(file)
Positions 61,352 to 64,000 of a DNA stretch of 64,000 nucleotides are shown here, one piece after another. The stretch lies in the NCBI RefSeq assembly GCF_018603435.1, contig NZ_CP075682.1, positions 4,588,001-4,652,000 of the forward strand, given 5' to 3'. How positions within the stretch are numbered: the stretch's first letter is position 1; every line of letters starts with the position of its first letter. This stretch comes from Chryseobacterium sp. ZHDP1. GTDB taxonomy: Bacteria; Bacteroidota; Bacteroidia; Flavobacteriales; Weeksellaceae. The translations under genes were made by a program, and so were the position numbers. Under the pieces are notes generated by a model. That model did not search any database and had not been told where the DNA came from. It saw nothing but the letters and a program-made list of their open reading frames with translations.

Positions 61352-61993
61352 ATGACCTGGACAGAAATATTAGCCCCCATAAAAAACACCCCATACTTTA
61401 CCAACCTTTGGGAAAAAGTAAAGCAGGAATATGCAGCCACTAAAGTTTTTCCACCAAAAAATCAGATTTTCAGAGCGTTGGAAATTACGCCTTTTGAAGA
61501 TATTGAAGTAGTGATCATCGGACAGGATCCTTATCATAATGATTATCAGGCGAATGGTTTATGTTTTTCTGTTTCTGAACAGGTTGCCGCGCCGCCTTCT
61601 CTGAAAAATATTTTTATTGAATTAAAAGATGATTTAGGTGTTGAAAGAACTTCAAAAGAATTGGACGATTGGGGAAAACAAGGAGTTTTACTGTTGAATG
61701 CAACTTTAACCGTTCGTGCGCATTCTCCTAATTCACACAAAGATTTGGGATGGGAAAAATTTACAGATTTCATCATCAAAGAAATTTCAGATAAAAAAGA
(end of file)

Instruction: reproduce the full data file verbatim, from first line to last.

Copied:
Positions 61,352 to 64,000 of a DNA stretch of 64,000 nucleotides are shown here, one piece after another. The stretch lies in the NCBI RefSeq assembly GCF_018603435.1, contig NZ_CP075682.1, positions 4,588,001-4,652,000 of the forward strand, given 5' to 3'. How positions within the stretch are numbered: the stretch's first letter is position 1; every line of letters starts with the position of its first letter. This stretch comes from Chryseobacterium sp. ZHDP1. GTDB taxonomy: Bacteria; Bacteroidota; Bacteroidia; Flavobacteriales; Weeksellaceae. The translations under genes were made by a program, and so were the position numbers. Under the pieces are notes generated by a model. That model did not search any database and had not been told where the DNA came from. It saw nothing but the letters and a program-made list of their open reading frames with translations.

Positions 61352-61993
61352 ATGACCTGGACAGAAATATTAGCCCCCATAAAAAACACCCCATACTTTA
61401 CCAACCTTTGGGAAAAAGTAAAGCAGGAATATGCAGCCACTAAAGTTTTTCCACCAAAAAATCAGATTTTCAGAGCGTTGGAAATTACGCCTTTTGAAGA
61501 TATTGAAGTAGTGATCATCGGACAGGATCCTTATCATAATGATTATCAGGCGAATGGTTTATGTTTTTCTGTTTCTGAACAGGTTGCCGCGCCGCCTTCT
61601 CTGAAAAATATTTTTATTGAATTAAAAGATGATTTAGGTGTTGAAAGAACTTCAAAAGAATTGGACGATTGGGGAAAACAAGGAGTTTTACTGTTGAATG
61701 CAACTTTAACCGTTCGTGCGCATTCTCCTAATTCACACAAAGATTTGGGATGGGAAAAATTTACAGATTTCATCATCAAAGAAATTTCAGATAAAAAAGA